The venue. The Banff Springs Hotel is a special place for BPS and delegates. It's where the Seminar began more than 45 years ago. There are several restaurants and lounges right in the hotel so check out which best fit your needs. Don't want to wait? Make your reservation ahead of time at BPS delegates receives a 10 percent discount on dinners at all Fairmont Banff Springs Restaurants Jan. 6 to 9.

Registration payment. If BPS has not received payment for your registration or your group's registration, delegates will not be able to check in and pick up their kits until payment is received. Please ensure the first person to check in from your group is prepared to settle the invoice. Payment by credit card, cheque or cash is accepted.

Breakout sessions. The breakout sessions delegates have selected are printed on their name tags. If you did not choose sessions, the person who registered your group may have chosen for you.

Note that breakout sessions have limited seating and once a session is full, fire regulations prevent BPS from allowing more people in. Please arrive at least five minutes before the session to avoid disrupting speakers and other delegates and to ensure you get to see sessions you want.

Wednesday evening is open. There is no formal event planned for Wednesday evening. Delegates can meet after the day's breakout sessions and enjoy a refreshment from the cash bar in the tradeshow area, then head out on their own to enjoy the best of Banff.

Wear your nametag. Name badges will be required for entry into sessions, functions and meals.

Free wireless. There is free Wi-Fi in the hotel and meeting rooms. Password is "pork".

Check the BPS app. It will have all the program details delegates need for quick, easy access to program details such as breakout locations. App download details will be sent to each delegate.

Banff Airporter Shuttle discount. Anyone arriving by air and wishing to book on the Banff Airporter Shuttle can get a fifteen percent discount by booking online. Check under the Hotel and Travel button, Airport and Shuttle tab for booking link, promo code and details.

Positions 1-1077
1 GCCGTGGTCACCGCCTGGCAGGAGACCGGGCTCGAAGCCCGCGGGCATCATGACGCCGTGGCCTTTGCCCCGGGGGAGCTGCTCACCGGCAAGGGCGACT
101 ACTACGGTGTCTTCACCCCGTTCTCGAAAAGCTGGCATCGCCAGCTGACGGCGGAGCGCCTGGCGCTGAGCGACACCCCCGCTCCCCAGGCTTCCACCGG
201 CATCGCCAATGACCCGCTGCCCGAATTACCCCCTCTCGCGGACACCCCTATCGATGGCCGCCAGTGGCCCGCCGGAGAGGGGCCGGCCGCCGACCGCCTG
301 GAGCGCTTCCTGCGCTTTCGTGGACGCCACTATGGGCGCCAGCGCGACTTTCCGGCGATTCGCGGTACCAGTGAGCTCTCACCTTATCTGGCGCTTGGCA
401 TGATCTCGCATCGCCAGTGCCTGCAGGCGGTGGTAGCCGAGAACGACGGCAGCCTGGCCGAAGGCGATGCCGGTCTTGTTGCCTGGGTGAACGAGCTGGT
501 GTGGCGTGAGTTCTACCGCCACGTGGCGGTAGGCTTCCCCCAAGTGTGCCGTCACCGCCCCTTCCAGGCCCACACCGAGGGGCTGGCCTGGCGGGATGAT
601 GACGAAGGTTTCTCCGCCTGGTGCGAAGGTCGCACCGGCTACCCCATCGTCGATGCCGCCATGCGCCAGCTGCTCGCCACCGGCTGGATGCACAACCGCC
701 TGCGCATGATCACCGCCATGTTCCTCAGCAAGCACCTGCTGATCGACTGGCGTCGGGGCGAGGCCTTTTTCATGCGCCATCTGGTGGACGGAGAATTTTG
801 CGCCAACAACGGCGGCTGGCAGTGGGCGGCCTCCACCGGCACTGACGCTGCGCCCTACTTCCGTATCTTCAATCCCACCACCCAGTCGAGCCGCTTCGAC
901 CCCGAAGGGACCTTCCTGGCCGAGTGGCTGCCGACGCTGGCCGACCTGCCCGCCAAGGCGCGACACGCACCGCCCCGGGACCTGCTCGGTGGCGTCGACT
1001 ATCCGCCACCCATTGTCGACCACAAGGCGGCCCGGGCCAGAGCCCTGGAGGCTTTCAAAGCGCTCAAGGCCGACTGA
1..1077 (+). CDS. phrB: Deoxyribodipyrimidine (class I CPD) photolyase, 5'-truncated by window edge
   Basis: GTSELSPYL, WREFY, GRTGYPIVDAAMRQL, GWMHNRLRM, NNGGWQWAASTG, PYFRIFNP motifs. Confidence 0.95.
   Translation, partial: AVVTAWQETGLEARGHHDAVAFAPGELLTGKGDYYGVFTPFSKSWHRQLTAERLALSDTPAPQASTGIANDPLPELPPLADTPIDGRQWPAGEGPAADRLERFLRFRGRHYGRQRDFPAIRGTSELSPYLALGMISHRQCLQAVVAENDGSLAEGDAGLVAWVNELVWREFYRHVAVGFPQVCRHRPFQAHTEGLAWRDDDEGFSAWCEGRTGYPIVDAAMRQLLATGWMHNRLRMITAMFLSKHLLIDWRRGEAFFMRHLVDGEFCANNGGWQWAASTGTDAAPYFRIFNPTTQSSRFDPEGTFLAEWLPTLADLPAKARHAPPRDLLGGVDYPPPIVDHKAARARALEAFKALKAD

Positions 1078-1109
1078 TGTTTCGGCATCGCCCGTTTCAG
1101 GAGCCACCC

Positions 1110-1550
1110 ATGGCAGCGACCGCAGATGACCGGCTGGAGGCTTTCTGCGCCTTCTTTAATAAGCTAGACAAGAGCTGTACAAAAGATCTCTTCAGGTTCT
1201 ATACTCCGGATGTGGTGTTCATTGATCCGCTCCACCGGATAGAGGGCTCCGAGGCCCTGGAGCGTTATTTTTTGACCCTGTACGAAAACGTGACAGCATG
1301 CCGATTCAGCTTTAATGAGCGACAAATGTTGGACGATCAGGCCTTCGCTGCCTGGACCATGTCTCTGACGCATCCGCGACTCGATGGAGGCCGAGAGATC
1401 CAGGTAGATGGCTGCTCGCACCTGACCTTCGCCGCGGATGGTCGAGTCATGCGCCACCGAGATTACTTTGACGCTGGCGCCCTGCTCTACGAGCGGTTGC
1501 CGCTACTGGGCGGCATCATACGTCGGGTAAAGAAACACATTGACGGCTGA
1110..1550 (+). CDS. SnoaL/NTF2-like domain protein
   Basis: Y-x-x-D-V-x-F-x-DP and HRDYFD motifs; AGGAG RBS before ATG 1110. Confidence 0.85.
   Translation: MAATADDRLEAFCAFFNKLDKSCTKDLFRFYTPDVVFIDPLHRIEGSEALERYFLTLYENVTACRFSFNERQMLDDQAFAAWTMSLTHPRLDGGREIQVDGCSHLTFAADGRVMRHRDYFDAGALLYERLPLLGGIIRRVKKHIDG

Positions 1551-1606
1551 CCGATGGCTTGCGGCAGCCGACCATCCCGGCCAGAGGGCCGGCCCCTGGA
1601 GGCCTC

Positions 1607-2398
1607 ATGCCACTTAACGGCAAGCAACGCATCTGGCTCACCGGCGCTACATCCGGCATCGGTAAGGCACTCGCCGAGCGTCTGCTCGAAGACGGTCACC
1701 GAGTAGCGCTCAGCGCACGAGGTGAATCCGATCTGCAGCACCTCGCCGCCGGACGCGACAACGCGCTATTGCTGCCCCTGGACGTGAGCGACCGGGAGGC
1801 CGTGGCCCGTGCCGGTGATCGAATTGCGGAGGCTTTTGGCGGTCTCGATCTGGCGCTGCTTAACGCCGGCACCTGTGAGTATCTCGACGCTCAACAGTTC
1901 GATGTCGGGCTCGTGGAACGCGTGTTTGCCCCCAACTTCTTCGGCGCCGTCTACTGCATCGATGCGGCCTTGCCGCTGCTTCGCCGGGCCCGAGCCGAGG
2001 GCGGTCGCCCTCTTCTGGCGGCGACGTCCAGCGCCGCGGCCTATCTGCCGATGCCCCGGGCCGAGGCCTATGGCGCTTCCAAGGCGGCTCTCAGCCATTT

Free downtown shuttles. These will be running between downtown and the Banff Springs during the evening. See the program or the conference app for times and pickup locations.

Find the latest news at the Inside BPS 2020 Special Report. Get news, photos and the Inside BPS blog in this Special Meeting Report from the 2020 Banff Pork Seminar, presented by communications partner Meristem. Find the special report link on the BPS website home page. Inside BPS Report articles are available with credit for reprint for individual, industry or media use.

Follow BPS on Twitter. Follow us @BanffPork or with the #BanffPork hashtag for the latest news and highlights during the conference.

Final program handout. A PDF of the 2020 program handout with final details will be on the BPS website in late December. Click on the Program button at the Home page, then on the printable Program PDF tab.

Seminar evaluations. These are critically important to planning future seminars so please fill them out.

The BPS team looks forward to meeting you in Banff.

Breakout Session 6: Smart technologies open new doors in pork production

Precision agriculture is growing across the entire farming spectrum and the pork industry is right in the mix with new developments. These "smart technologies" will be featured in Breakout Session 6 at Banff Pork Seminar (BPS) 2020.

"All of agriculture is seeing a move to precision farming where we can use technologies to gather more and different types of data," says Michael Dyck, program co-chair for BPS 2020. "We are seeing real advances in crop management and the dairy industry is a good example gathering information on individual animals and then determining how best to address management or select animals for a production environment.

"We have invited three people on the frontlines of smart technologies in pork production to BPS 2020 to look at that opportunity from several perspectives."

Dale Polson of Boehringer Ingelheim Animal Health will look at "Production livestock ecosystems: Integrating technology, process and culture." That will cover finding the characteristics of a system that needs to be addressed to integrate smart technologies.

University of Nebraska research has looked at systems to track individual animals. Benny Mote of the University speaks on how individual pig tracking in group housed swine offers a deeper understanding of swine production.

Finally related to this is the growing industry of apps, says Dyck. "There are more apps to collect this type of data so at BPS we will have discussion around the apps available and the types of applications for their systems."

Chris Bomgaars of EveryPig Inc. looks at "EveryPig: A better way to manage pig health."

Full BPS program information available at

Dale Polson

Dale Polson

Benny Mote

Benny Mote

Chris Bomgaars

Chris Bomgaars

Get inside the world of vaccines and health at BPS 2020

Date posted: December 16, 2019

When a disease threatens livestock one common question is why aren't we able to develop a vaccine for that?

"Pork producers faced with African Swine Fever or PED want to know what it takes to get an effective vaccine to help deal with the problem," says Michael Dyck, program co-chair for Banff Pork Seminar (BPS) 2020.